Madagascar is mired in an ongoing political power struggle--often waged through partisan media outlets--between current President Andry Rajoelina, once a disc jockey and the former mayor of the capital, Antananarivo, and his rival, former President Marc Ravalomanana.
While covering Madagascar for Global Voices,
I have seen an information malaise split the Malagasy media along the same
bitter, partisan political allegiances tearing our
This month, I had the opportunity to talk to several
reporters and bloggers while in
I met, for instance, with veteran journalist Evariste
Ramanatsoavina, who worked with Radio Mada, a station owned by
ousted president Ravalomanana. His station was banned by the new administration
on the same vague accusations used by the previous government to shut down
Viva. Ramanatsoavina was imprisoned for two weeks before a judge found
that there was insufficient evidence to the charges of "broadcasting false
news" against him.
Another reporter working with MaTV, a private broadcaster, recounted to me the day soldiers invaded their newsroom without a warrant looking for footage of army excesses. An army commander threatened to shut down the station if MaTV did not stop reporting on the military, he said. Since then, journalists at the station's sister print publication, Ma Laza, have stopped signing articles with their real names, he added.
Until recently, online information was ignored by the
administration; repression focused on traditional media. In fact, only less
than 1 percent of the Malagasy population has access to the Internet, according
The fact that print media is often under pressure in
One veteran journalist, who has been in print journalism for decades and is respected among his peers as an independent thinker, was not surprised: "When one paper says one thing and the other one states the complete opposite, it is very difficult to sort out facts from rumors. One can tell easily that newspapers have grown more polarized during the crisis. It's as if some of them followed a logic of partisanship instead of a logic of reporting."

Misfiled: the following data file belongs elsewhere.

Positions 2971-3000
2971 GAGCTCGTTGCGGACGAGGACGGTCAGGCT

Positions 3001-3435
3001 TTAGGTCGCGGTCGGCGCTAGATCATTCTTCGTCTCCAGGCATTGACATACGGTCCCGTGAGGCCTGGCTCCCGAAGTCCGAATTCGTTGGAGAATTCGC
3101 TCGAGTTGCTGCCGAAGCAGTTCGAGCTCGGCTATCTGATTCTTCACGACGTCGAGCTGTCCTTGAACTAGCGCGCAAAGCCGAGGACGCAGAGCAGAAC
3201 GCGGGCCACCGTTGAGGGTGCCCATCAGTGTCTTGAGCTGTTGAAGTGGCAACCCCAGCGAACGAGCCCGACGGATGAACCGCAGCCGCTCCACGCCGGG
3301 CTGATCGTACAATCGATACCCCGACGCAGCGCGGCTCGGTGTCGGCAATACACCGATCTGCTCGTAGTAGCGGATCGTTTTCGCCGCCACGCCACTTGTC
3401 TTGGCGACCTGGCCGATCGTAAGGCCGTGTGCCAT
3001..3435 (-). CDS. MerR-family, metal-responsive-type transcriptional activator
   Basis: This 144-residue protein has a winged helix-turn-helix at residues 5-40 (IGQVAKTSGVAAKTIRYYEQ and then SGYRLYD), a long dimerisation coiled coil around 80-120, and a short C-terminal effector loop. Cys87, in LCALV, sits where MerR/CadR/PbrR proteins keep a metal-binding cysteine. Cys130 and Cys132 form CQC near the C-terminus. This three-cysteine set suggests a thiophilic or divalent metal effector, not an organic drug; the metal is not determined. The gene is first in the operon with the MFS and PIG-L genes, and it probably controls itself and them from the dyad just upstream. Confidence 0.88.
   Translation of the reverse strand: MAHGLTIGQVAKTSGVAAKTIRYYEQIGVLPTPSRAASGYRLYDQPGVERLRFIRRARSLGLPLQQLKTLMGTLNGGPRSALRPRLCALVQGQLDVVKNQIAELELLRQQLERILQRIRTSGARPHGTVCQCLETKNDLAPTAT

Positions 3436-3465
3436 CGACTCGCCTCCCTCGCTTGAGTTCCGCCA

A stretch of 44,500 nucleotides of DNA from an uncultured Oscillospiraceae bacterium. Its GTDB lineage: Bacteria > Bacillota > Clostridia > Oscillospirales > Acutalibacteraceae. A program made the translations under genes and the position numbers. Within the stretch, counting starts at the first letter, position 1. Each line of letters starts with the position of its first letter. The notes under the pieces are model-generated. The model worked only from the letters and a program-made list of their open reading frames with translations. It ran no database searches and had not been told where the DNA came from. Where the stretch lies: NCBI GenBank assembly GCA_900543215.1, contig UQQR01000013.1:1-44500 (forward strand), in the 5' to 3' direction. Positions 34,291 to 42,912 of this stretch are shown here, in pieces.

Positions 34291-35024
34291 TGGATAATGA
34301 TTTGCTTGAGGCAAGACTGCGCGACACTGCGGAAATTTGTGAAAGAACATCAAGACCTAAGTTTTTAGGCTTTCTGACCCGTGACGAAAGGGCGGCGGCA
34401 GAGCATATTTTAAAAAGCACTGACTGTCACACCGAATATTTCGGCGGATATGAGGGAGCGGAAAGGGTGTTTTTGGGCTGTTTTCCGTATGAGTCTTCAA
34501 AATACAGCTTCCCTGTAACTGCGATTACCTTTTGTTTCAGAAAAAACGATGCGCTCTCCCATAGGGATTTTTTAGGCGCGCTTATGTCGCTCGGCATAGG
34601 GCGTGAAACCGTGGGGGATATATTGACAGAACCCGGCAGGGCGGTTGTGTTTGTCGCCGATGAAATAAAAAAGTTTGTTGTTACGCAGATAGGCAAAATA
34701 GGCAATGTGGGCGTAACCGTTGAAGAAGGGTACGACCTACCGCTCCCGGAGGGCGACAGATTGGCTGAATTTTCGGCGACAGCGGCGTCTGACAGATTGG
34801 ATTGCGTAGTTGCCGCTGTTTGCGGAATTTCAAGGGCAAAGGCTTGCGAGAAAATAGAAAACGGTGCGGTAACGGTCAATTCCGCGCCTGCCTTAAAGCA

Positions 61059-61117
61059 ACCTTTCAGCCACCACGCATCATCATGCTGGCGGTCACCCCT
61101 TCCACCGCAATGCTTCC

Censorship takes multiple forms in the current information
On the other hand, Malagasy news Web sites, such as Sobika, Topmada, Madatsara, and many bloggers were able to document in detail the violence and street protests by posting unedited photos and firsthand testimonies. The use of SMS-to-computer and microblogging platforms (twitter.com/malagasytwit) also permitted rapid collection of information that was just not possible through traditional media. This new form of digital media filled a void in the need for real time information by Malagasy citizens but also provided an alternative point of view that political leaders may not have foreseen until late in the crisis. On June 26, Topmada announced it was indefinitely suspending its coverage. We later found out it was due to threats to the editor's relatives.
Judging from the current tensions in Madagascar, which have reportedly led to the deaths of at least 130 people, including journalist Ando Ratovonirina of Radio Télévision Analamanga, reconciliation between Malagasies will have to start with regaining trust toward the agents of information. Elections are planned for the end of 2009, and we all hope that transparency will be fostered and encouraged before and during the electoral process. Otherwise, the malaise may still linger long after what would otherwise be welcome closure.